Aromatherapy has gone cosmetic. But do the treatments do anything other than smell nice? Adele Lovell wonders
The promise of a nice smell that goes a bit deeper than any other - and whose benefits supposedly range from "revitalising the senses" to helping HIV patients - created a market worth pounds 10m in the UK last year. With its 66 per cent growth since 1991, aromatherapy has become the fastest-growing of alternative remedies.

And as a glance around Boots, the Body Shop or Superdrug - with their new ranges of shampoos, soaps, bath preparations and body mists - proves, a large part of this success is due to the boom in aromatherapy cosmetics. But many traditional aromatherapists are sceptical. "In our opinion," says Shirley Price, "the term 'aromatherapy' has been thoroughly degraded."

Aromatherapists fear this commercialisation. They practise individual treatment, measuring - drop by drop - a custom mix of essential oils to meet specific ailments, and then apply it by any means from massage to rectal insertion. "We see aromatherapy as a complementary treatment," says Nick Davies of Shirley Price Aromatherapy. But because essential oils are solely and officially classified as cosmetics, not drugs, anyone who wishes can market them in either ready-mixed cosmetics or as single, ready-to-apply commodities.

The question of quality vs profit is a key issue. Therapists maintain that only the purest essential oils give the best results. However, because the oils are also used by the perfume industry, which is highly cost- conscious, quality varies a great deal. Shirley Price says: "The price of lavender oil varies from less than pounds 20 a litre to more than pounds 100, rose oil from pounds 600 to pounds 4,000. Now, a part-synthesised oil can give a comparable aroma to that of a true essential oil, but it simply will not have the same effect ... but it is relatively cheap compared to those that are already adulterated with components obtained from other essential oils."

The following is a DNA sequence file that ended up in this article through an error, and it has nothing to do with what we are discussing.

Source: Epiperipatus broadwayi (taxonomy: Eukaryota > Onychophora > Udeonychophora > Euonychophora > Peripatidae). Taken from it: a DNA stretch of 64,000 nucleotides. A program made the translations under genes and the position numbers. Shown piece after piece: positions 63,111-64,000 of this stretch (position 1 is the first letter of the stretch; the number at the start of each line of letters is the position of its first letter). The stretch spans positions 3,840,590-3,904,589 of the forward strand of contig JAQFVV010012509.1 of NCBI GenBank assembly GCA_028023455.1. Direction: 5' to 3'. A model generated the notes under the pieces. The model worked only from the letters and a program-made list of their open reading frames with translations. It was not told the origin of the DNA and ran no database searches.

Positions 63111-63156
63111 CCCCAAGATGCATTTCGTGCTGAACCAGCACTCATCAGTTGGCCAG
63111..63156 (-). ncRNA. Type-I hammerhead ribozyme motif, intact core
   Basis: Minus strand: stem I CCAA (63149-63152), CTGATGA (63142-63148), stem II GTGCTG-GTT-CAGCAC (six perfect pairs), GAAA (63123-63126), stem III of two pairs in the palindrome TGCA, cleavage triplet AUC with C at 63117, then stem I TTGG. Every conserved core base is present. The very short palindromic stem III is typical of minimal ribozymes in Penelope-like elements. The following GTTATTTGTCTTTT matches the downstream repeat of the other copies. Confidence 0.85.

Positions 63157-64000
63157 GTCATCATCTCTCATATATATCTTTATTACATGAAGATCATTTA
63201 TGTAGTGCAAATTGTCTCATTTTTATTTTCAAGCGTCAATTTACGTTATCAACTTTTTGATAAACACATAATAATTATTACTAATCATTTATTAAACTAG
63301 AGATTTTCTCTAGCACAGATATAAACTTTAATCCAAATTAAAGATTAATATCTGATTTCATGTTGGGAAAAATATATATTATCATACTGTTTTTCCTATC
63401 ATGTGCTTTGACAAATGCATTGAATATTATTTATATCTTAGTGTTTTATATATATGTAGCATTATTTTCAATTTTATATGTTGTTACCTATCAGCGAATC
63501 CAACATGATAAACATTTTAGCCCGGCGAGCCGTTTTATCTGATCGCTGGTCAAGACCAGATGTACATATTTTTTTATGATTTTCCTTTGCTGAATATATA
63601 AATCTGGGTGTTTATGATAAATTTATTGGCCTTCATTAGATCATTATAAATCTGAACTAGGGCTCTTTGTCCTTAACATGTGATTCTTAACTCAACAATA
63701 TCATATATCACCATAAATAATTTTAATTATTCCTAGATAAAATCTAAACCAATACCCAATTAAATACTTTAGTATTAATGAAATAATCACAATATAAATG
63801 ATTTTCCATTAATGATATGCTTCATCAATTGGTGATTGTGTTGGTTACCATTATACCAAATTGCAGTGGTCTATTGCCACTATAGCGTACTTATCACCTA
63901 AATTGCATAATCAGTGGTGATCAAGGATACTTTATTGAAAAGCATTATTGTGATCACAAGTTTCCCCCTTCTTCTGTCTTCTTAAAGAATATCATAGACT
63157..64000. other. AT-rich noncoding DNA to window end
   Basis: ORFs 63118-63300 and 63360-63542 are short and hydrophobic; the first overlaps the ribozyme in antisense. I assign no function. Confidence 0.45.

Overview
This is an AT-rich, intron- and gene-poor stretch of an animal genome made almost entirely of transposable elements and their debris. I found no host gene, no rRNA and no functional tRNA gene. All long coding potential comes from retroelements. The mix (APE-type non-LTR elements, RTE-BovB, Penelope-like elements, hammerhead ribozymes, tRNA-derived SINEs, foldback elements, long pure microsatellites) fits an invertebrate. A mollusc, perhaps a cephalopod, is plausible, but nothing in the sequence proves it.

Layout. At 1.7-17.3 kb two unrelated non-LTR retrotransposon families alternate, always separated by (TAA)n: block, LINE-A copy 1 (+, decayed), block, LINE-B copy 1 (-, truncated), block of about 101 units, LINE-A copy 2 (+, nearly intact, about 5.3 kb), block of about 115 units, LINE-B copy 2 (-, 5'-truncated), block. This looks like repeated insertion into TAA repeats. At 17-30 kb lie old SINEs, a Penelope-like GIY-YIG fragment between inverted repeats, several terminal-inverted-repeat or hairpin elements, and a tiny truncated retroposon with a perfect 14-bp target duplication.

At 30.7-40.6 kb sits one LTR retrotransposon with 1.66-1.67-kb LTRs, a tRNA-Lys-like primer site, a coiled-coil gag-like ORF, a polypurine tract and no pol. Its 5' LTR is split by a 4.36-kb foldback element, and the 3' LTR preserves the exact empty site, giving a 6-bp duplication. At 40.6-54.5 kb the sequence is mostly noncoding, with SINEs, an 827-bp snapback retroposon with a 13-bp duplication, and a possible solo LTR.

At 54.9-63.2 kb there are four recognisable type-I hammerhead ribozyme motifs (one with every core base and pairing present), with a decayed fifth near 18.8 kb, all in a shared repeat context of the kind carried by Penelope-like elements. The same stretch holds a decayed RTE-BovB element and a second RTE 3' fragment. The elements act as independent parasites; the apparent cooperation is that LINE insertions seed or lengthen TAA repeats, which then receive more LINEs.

If aromatherapy cosmetics lack quality oils, the effects on the traditional aromatherapists are twofold. First, they lose sales, because a lower-quality cosmetic will probably be cheaper. Second, they lose the sale because if the cosmetic has little effect, the consumer is unlikely to try another brand, which may do the trick.

A greater concern is product safety, particularly that of single oils. Aromatherapists claim that oils are absorbed into the bloodstream via the olfactory system, and certain oils can be highly toxic if misused. Reported cases include that of an 18-year-old American woman who took 1oz of Pennyroyal oil to induce abortion, and died six days later. Eucalyptus and Citronella have caused death by poisoning in children. Special care is also needed when using oils on infants, pregnant women and epileptics.

Sylvia Baker, secretary of the Aromatherapy Organisations Council, fears the lack of knowledge among consumers and retailers could be dangerous. "It concerns me when I see essential oils on sale without an informed person there to advise."

Still, while aromatherapists' fears about the abuse of single oils are valid, concern about pre-mixed, mass-market cosmetics are usually groundless, simply because of the low dilution involved. The ingredients are so low, in fact, that the product cannot have the supposedly therapeutic effect the customer might imagine to be its main function.Legally, such cosmetics cannot claim to be aphrodisiac, or assert stress-relieving properties, though some sail close to the wind.

Robert Tisserand, of the Tisserand range, has worked in aromatherapy since 1969. He says the field is a victim of its own success. He would like to see "a differentiation between treatments for home use, medical use and massage by a therapist. Cosmetics containing essential oils have useful but superficial effects ... while they will not do any harm, neither will they cure anything."When it comes to relaxing or reviving abilities, essential oils may not be that essential.

"Certain essential oils such as lavender can relax you," says Martin Watt, a medical herbalist. "There is more evidence to support this than there is to support aromatherapy's more medical claims. However, essential oils aren't unique in this. Lily of the Valley, which is not available as an aromatherapy oil, is also a proven relaxant."

Mr Watt can't understand what the fuss is about. "If you think something smells nice, it will probably have some positive effect."